Museum of the Ancient Orient (Guided Tour)

Free with Istanbul Tourist Pass®

Regular Price: € 25

The Museum of the Ancient Orient is one of the main three units of Istanbul Archaeological Museums. The other units are in the same location as the Istanbul Archaeological Museum and the Tiled Kiosk.

In the Museum of the Anicent Orient there are exhibitions of unique collections of artworks belonging to the pre-Ionian eras of Anatolia and Mesopotamia, and the pre-Islamic eras of Egypt and the Arabian Peninsula. Most of these artifacts were unearthed in archaeological excavations that started at the end of the 19th century and lasted until the First World War. They were brought to Istanbul, the capital of the Ottoman Empire of the era, which was the ruler of these forementioned countries at the time.

The exhibitions in the museum are pre-Islamic Arabian, Egyptian, Mesopotamian, Anatolian, Urartian Artifacts and cuneiform documents such as the Stele of the Akkadian King Naramsi, the Treaty of Kadesh, the Ishtar Gate, and the Tablet Archives which contains 75,000 cuneiform documents.

Museum of the Ancient Orient (Guided Tour) is free with Istanbul Tourist Pass®

Regular Price € 25

Avoid paying the €25 tour fee and skip the ticket queues with Istanbul Tourist Pass.

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Hours & Schedule

  • From 1 AUG - 31 Dec

  • Monday and Tuesday: NO TOUR
  • Wednesday to Sunday:  3:00 PM 

The approximate duration is 90 minutes

Please meet your guide at the meeting point 10 minutes before the tour start time.

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How To Get There?

Where to meet

The tour starts in front of the Carpet Museum (Halı Müzesi), opposite the entrance to Topkapı Palace. Please meet the guide there.

Getting there

Take the T1 Bağılar - Kabataş tram and get off at Sultanahmet station. The meeting point is an easy five minute walk away, behind the Hagia Sophia Museum.

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Remember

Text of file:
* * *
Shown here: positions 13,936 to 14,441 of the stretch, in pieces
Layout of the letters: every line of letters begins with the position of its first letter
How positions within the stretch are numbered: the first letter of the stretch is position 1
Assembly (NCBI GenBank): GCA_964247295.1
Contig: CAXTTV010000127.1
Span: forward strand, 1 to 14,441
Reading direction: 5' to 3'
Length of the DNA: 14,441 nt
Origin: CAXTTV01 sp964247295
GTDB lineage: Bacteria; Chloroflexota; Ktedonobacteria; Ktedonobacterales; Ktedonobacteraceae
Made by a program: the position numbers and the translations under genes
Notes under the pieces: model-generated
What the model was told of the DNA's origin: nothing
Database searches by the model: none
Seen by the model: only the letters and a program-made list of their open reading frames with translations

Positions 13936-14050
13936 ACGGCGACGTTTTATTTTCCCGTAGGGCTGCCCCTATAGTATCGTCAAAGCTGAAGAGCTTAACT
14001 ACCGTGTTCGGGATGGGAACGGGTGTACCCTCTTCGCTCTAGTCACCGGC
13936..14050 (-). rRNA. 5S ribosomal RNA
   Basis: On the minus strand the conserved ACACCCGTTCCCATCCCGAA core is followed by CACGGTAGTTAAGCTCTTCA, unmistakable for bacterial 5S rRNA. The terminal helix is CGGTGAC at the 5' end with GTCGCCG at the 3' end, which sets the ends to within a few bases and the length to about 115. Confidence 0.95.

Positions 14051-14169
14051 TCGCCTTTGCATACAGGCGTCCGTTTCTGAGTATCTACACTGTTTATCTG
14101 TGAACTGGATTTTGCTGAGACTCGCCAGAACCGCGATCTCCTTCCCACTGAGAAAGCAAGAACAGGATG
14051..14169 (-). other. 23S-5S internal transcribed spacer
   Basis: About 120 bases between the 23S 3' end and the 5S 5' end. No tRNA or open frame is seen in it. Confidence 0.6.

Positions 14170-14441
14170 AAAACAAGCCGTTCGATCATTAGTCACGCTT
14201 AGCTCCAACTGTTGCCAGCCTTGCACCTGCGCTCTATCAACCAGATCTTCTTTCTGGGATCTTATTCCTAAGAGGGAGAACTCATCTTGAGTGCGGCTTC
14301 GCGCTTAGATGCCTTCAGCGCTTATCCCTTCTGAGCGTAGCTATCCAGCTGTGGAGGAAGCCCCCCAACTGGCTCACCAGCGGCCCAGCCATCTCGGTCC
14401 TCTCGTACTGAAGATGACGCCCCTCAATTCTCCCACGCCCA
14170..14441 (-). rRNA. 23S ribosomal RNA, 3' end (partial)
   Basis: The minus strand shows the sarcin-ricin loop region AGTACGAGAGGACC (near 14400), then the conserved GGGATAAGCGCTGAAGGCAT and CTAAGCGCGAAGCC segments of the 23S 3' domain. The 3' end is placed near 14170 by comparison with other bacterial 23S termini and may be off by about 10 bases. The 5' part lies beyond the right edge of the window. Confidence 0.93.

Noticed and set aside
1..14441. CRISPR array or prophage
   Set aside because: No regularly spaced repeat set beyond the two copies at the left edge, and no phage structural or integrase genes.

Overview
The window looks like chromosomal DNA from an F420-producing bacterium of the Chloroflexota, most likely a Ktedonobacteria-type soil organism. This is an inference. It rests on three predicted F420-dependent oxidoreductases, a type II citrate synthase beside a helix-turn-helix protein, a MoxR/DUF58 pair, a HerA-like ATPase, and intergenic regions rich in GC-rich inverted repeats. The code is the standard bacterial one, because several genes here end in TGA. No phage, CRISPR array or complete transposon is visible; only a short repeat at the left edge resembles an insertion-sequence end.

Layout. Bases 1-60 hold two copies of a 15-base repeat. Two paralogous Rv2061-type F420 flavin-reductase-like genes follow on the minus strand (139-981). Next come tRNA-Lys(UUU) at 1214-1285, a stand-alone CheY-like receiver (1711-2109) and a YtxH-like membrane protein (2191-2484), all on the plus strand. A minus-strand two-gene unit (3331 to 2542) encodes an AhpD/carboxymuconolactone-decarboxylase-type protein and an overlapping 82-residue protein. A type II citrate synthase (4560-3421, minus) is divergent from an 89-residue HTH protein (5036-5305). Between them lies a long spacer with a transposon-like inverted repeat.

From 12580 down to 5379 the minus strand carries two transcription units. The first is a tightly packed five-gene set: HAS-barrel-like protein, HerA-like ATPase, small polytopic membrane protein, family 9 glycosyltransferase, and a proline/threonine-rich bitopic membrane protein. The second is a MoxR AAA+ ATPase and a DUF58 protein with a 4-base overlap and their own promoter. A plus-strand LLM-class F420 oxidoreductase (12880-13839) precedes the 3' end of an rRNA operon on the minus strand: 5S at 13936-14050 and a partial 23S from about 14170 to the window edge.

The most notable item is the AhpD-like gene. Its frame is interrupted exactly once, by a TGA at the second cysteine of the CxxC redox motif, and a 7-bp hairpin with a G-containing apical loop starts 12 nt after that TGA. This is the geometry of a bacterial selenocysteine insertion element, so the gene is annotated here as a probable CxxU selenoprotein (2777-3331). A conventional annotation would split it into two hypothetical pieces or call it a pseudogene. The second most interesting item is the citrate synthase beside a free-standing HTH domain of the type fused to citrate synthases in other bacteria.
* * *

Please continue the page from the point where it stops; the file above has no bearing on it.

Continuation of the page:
• Skip-the-line is available only with a certificated tour guide.
  • This tour is combined with Archeological Museum and msueum of Tiled Kiosk
  • Istanbul Tourist Pass holders do not pay admission.

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The History of the Museum’s Building

 

The building itself is a unique historical structure. It was built by Osman Hamdi Bey in 1883 as Sanayi-i Nefise Mektebi, better known as the Academy of Fine Arts. This academy, which would form the foundations of Mimar Sinan Fine Arts University in the future, is the first fine arts school opened in the Ottoman Empire.

The architect of the building was Alexander Vallaury, who would later build the Classical Building of the Istanbul Archaeological Museums. In 1917, after the academy was moved to another building in Cağaloğlu, this building was allocated to the Directorate of Museums. Halil Edhem Bey, the head of the Directorate of Museums, thought that it would be more appropriate to exhibit the works of ancient cultures of the Near East countries separately from the Greek, Roman and Byzantine works, and he arranged the building as the Museum of the Ancient Orient.

During the Second World War, the Museum of the Ancient Orient was discharged for defense purposes. In 1963, a major arrangement was made in the museum structure and it was opened to visitors in 1974. The Museum of the Ancient Orient gained its present form on September 8, 2000 and it is continuing to serve as a tourist attraction eversince.

 

If you are visiting the Museum of the Ancient Orient keep in mind that nearby a similar tourist attraction is located. The Museum of Turkish and Islamic Art is an impressive museum that combines Turkish and Islamic artifacts You can access this museum for free with Istanbul Tourist Pass. Plus, your guide is free of extra charge!

Four Main Exhibition Sections in The Museum of the Ancient Orient

1.   Mesopotamia:

Findings from the Sumerian, Akkadian, Assyrian, and Babylonian civilizations are exhibited in a historical sequence documenting the development of Mesopotamia.

2.   Egypt:

Findings from 3000 BCE to 600 CE are on display. Some of them were gifted by Khedive Abbas Pasha in 1894, and some were found during several excavations in Anatolia. Among these works, there are stone or bronze statuettes, wooden sarcophagi and burial finds.

3.   Anatolia:

Early Bronze Age, Hittite Imperial Period, Late Hittite Period finds are exhibited. There is also a wide variety of artifacts unearthed during the Zincirli and Karkamış excavations.

4.   Arabia:

This collection contains works related to the pre-Islamic cultures of the Arabian Peninsula. The most valuable parts of the Museum of the Ancient Orient mostly belonging to the Assyrian King II. There is a statue of Salmanasar, a winged statue of the Hittite King Tuthalia IV, a relief depicting Assyrian soldiers with spears, a mummy from the 10th century, a statue of the Sumerian King Fudea and many cuneiform clay plates.

The First Love Poem of the History

There is a cuneiform tablet numbered “Istanbul #2461” in the Cuneiform Documents Archive of the Museum of Ancient Orient. The tablet was found in 1889 in the ancient Sumerian city of Nippur, located in the southeast of present-day Iraq.

 

It was deciphered by the American Assyrian and Sumerologist Samuel Noah Kramer, who came to Istanbul in 1951 and started working on the Sumerian tablets. It was translated into Turkish by Muazzez İlmiye Çığ. It soon became clear that on this cuneiform tablet, the world's oldest love poem was written. Its authenticity is confirmed by Guinness World Records.